Trillectro, a New Event for a New Era

Marcus K. Dowling | 8/8/2012, 4:32 p.m.

Daylong Music Festival Debuts in Southeast

A weekend getaway to the West Coast for a popular music-fest inspired three college friends to take the best of what the event had to offer, put their unique spin on it and bring it back to the Washington Metropolitan area.

In April, Modele "Modi" Oyewole, Quinn Coleman and Marcel Marshall checked out the annual, three-day Coachella Valley Music and Arts Festival in Indio, Calif., that features numerous genres of music that run the gamut from indie to rock to hip-hop and electronic. The festival also showcases up-and-coming and emerging new artists.

Great minds think alike - and this band of brothers - seized the moment.

"D.C. needed a festival," said Oyewole, a marketing event planner who lives in Northeast.

The friends penned a popular blog, DCtoBC.com during their school days at Boston College in Chesnut Hill, Mass. By the time they graduated, their Internet portal had become arguably one of the most beloved sites in all of underground culture.

Today, the trio has set their sights on a far more ambitious venture in the form of the Trillectro Hip-Hop and Electronic Music Festival which debuts on Saturday, August 11 in the shadow of Nationals Park at the Half Street Fairgrounds in Southeast. The daylong music festival, fashioned along the lines of the renowned Coachella Festival, promises to attract an eclectic crowd with estimates of up to 4,000 plus in attendance.

"There's so much movement between the hip-hop and electronic communities right now. There are hip-hop artists sampling dance and the same happening with dance and hip-hop as well. We wanted to showcase that," said Oyewole, 25.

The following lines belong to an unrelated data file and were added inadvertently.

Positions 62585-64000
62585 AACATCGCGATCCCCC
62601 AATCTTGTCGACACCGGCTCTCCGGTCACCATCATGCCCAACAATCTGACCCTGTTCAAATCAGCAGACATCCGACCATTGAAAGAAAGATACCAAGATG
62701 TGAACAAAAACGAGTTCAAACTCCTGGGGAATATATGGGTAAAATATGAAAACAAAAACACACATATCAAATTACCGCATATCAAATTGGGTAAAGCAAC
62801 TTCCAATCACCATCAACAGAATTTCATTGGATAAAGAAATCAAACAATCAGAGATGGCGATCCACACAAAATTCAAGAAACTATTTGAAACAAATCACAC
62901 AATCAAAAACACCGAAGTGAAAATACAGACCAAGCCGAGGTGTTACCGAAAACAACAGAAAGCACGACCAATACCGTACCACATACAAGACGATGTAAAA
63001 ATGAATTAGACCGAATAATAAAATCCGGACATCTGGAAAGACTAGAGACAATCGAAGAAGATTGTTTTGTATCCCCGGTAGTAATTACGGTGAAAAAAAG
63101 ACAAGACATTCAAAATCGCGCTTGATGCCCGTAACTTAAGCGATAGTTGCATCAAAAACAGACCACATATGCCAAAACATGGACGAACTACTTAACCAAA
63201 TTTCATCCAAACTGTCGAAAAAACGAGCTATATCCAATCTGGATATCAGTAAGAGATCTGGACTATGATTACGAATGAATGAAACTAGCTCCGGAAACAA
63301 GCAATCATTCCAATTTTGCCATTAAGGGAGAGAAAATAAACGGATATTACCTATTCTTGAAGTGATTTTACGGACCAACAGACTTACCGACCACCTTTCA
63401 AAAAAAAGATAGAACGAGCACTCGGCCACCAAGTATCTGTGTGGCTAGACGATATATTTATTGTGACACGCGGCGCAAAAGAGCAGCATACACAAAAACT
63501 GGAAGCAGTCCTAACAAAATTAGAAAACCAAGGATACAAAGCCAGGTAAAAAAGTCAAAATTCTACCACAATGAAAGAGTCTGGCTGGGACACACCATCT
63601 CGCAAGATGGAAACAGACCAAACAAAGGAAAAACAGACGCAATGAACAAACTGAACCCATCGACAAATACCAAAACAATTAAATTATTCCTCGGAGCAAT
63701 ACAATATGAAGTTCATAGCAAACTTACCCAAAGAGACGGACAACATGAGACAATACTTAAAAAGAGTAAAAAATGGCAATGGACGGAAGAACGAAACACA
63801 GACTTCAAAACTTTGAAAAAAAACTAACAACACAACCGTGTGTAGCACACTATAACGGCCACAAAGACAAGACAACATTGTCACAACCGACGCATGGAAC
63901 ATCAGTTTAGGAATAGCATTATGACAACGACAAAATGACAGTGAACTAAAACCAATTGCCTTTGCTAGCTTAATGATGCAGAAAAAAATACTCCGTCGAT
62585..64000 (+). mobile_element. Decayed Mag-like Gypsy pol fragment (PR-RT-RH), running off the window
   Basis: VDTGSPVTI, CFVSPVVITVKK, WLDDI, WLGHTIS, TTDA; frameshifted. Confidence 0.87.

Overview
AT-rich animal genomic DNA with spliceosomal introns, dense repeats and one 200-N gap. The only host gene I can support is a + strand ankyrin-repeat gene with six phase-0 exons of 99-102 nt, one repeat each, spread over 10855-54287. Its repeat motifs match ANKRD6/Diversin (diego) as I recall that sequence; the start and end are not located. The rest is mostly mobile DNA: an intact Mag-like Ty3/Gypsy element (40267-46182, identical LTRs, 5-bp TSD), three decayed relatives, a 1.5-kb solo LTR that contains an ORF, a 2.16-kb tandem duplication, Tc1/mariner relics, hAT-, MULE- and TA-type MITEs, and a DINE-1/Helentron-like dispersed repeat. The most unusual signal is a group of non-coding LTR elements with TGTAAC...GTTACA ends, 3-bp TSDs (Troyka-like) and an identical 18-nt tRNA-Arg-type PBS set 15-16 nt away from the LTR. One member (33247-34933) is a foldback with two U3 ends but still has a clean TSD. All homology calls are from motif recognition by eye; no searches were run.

For example, main stage headliners Flosstradamus, also known as Josh "J2K" Young and Curt "Autobot" Camerucci, who both hail from the Windy City, have a decade of experience and their electro house style carries an urban twist. Their current popularity comes from an affinity for producing the traditionally Southern and hyper-urban "trap music" sounds. The idea of two Midwesterners creating dance tracks that could easily double as the soundtrack to dirty South hustle tales may seem bizarre, but given the current era's penchant for blurring the lines between genres, it makes sense.

While the DCtoBC team is from the nation's capital, that's not the only reason that Trillectro is taking place in this region. The festival will feature underrated but internationally respected talent - like headlining rappers who include Schoolboy Q and Casey Veggies. D.C. acknowledges both hip-hop culture and electronic music because the sound has achieved a certain level of success in mainstream.

D.C.'s rap story is already well known. Wale's ascendance to major label superstardom with the Maybach Music Group is common knowledge. However, the festival's "DMV" representatives Tabi Bonney and Oddisee are seasoned underground veterans who aren't mainstream names yet, but a new musical environment could be what they need to catapult their careers to another level.

The dance revolution in the District may be the most intriguing story of the entire event. The two most significant players in this movement are D.C. native DJ/producer Jesse Tittsworth and Dave Nada and his moombahton sound.

Tittsworth, who lives in Los Angeles, is a co-owner of the U Street Music Hall in Northwest. Since the early 2000s, he's achieved a considerable level of indie fame, setting a standard that fellow Trillectro artists like the Nouveau Riche and Rock Creek Social Club DJ Collectives aim to reach.

Nada, 34, a DJ who hails from College Park, Md., is credited with creating the tropical-based sound that's best described as slowed reggaeton meets house music along with myriad samples that range from the strange to the familiar. While Nada will not DJ at the event, his genre will be represented.

The District's new cosmopolitan population dances to a fresh and vibrant global sound that epitomizes what the Trillectro Festival is all about.

"I want to share experiences with people. As far as the future, I believe that an event of this caliber is necessary, and will hopefully [take place] annually," said Coleman, 23.

His colleague agrees.

"This event is going to be colorful. There's going to be a lot of different fashions, different people, people from various backgrounds, all in the same place," said Oyewole, flashing a smile.

For more information about the TrillectroMusic Festival, visit www.trillectro.com.